All nations are modern inventions, but those fashioned in the Middle East show their scaffolding more than most. Iraq was cobbled together as an odd hybrid of colony and monarchy in 1921 by the British Empire for its own purposes, with no attention to the desires of its inhabitants. Like many states established by colonial powers, Iraq was ethnically diverse, encompassing Shiite and Sunni Arabs, Kurds, Turkmen, Jews and Christians. The relationship of the Kurdish areas to the central government was particularly troubled. For the most part, Iraq has been ruled by a Sunni Arab strongman, often backed or quietly supported by foreign powers.
The Anglo-American overthrow of Saddam Hussein last spring has raised anew, in some minds, not only the question of Iraq’s future but of its past–indeed, of its very identity as a nation-state. Some Iraqis, notably Kurdish leaders and intellectuals like Kanan Makiya, have called for a loose “federalism” in which the Kurds would enjoy considerable autonomy. A number of influential Western observers, such as Leslie Gelb at the Council on Foreign Relations, have gone so far as to suggest that Iraq be divided–by fiat of the Western powers, it seems–into three states. According to advocates of the “three-state solution,” Iraq is an artificial construct and can thus be jettisoned, as if the last eighty-four years in which Iraqis have lived together can simply be ignored, not to mention the desire of most Iraqis to remain in a unitary state.
Two new books take up the question of Iraq’s founding. Toby Dodge’s Inventing Iraq is a study of the British administration of Iraq, while Liam Anderson and Gareth Stansfield’s The Future of Iraq assesses the effort to rebuild Iraq after Saddam. Both examine the roots of Iraq’s history of despotism and foreign intervention, and both consider the likely impact of the 2003 Anglo-American invasion on the country’s future.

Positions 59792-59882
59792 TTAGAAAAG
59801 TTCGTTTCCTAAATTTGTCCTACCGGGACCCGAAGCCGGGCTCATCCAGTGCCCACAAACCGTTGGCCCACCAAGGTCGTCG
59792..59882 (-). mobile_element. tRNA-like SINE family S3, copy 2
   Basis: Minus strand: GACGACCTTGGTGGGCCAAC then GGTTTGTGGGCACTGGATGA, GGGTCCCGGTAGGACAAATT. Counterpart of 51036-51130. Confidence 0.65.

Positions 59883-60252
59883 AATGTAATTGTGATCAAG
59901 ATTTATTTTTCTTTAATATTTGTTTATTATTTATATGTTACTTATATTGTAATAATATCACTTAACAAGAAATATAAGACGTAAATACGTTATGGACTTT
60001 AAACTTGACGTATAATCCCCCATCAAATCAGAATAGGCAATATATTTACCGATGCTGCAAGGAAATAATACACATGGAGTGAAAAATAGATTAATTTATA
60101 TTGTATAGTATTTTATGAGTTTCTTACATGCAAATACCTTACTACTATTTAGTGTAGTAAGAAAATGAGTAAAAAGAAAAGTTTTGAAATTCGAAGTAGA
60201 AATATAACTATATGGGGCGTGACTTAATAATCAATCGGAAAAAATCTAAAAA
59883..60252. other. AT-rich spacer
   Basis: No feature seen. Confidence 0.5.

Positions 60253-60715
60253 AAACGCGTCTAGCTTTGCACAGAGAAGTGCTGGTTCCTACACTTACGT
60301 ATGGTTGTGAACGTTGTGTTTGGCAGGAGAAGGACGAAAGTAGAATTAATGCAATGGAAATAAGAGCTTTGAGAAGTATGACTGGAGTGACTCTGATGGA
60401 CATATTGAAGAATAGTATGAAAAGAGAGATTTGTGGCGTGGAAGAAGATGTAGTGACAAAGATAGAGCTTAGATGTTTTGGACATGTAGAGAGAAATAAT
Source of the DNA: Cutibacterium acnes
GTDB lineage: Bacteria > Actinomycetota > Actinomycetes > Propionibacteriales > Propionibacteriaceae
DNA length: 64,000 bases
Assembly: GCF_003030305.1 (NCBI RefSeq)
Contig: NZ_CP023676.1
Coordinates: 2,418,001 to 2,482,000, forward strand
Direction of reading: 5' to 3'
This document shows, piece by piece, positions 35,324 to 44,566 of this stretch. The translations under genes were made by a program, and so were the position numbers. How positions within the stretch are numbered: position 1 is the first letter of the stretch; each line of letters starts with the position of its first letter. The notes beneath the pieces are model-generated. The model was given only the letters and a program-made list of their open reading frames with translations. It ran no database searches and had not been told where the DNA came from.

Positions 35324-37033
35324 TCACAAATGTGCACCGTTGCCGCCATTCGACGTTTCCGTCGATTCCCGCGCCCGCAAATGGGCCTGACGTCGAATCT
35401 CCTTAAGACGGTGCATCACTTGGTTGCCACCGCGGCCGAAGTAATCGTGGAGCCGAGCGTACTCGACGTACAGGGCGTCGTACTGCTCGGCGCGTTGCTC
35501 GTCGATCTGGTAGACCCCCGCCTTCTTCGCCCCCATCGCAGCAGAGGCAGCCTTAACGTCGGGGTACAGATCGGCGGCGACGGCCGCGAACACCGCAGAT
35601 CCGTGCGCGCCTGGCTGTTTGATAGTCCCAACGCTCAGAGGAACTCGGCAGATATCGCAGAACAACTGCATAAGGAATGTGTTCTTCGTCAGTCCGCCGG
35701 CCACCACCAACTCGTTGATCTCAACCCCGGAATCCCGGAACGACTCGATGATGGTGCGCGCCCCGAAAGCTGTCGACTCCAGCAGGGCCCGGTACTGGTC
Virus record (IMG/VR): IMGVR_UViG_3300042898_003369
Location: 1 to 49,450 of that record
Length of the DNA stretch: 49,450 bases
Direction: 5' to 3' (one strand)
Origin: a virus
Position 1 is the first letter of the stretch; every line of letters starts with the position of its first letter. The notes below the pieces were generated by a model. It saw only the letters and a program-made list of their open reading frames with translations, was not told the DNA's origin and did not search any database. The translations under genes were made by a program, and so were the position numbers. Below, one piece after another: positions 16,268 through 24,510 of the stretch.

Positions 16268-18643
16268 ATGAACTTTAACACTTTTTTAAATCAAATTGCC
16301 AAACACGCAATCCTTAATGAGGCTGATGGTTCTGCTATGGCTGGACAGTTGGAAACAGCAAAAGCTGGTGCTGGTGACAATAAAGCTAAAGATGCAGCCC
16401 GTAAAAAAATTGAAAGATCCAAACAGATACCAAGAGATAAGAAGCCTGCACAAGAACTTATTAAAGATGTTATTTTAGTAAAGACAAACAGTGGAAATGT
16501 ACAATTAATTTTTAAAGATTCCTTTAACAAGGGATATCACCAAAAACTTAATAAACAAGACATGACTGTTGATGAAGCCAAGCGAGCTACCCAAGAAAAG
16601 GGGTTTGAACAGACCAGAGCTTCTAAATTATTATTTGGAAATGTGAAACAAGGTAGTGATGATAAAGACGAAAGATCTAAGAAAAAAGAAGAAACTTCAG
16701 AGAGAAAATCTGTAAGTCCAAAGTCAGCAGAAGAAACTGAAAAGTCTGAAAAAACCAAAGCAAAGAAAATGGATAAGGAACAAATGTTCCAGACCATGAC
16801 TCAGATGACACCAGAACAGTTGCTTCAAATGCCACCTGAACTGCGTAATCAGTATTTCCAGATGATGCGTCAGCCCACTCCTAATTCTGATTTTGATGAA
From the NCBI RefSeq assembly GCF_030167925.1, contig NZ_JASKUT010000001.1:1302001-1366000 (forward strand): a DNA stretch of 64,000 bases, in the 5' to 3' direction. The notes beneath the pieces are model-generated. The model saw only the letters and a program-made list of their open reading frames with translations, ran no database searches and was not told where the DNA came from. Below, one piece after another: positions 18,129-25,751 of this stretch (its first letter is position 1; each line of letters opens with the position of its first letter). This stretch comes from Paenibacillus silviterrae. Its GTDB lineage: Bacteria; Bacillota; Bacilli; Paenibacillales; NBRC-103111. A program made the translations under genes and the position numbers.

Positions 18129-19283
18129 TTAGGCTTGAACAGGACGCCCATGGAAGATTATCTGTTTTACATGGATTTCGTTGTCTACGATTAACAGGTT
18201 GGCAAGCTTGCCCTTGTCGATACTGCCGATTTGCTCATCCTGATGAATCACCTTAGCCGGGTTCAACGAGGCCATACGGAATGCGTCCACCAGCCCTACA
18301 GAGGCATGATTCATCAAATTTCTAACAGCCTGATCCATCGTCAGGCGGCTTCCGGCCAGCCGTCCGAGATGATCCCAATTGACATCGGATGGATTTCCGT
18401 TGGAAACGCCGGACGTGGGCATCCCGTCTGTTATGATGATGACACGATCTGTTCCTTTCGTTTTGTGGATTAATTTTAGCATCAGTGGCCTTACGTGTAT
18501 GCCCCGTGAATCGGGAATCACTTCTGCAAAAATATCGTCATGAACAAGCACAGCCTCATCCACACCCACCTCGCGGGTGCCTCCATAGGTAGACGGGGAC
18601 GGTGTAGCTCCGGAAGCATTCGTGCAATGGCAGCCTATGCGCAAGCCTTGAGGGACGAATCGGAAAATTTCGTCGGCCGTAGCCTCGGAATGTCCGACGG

Iraq’s lopsided polity, as Dodge underscores, can be traced back to the policies of the Ottoman Empire, which captured Baghdad in 1534 and which favored a Sunni elite. After the British conquered Iraq during World War I, they reinforced these oligarchical tendencies. They did so out of necessity. At first, British imperialists like Sir Henry Dobbs envisaged Britain’s civil service ruling Iraq. In contrast, many Iraqis hoped for an independent state, on the model of the one declared by the Hashemite leader Faisal from Damascus. The League of Nations announced a British Mandate in Iraq at San Remo in the spring of 1920.
Some 100,000 disappointed Iraqis, led by Shiite and Sunni clerics, tribal chieftains and small-town notables, united in a massive anti-British revolt. The British brutally put it down from the air, slaughtering 9,000 Iraqis, both insurgents and civilians, and employing poison gas for the first time in Iraq. In the aftermath, London realized that it could not hope to rule the country by fiat, and that it needed a proxy government. Around the same time, Faisal was expelled from Damascus by the invading French (the British had double-booked Syria, promising it both to the Hashemites of Mecca and to Paris). Having a spare king now, the British installed him as monarch in Baghdad in 1921. Faisal, a Sunni Arab from the Hijaz in western Arabia, had no natural constituency in Iraq. He reached out to the old Ottoman-Iraqi Sunni elite to staff the upper reaches of his new government and the officer corps. Although occasionally a Shiite gained a high post, the dominance of the Sunni Arab minority was assured.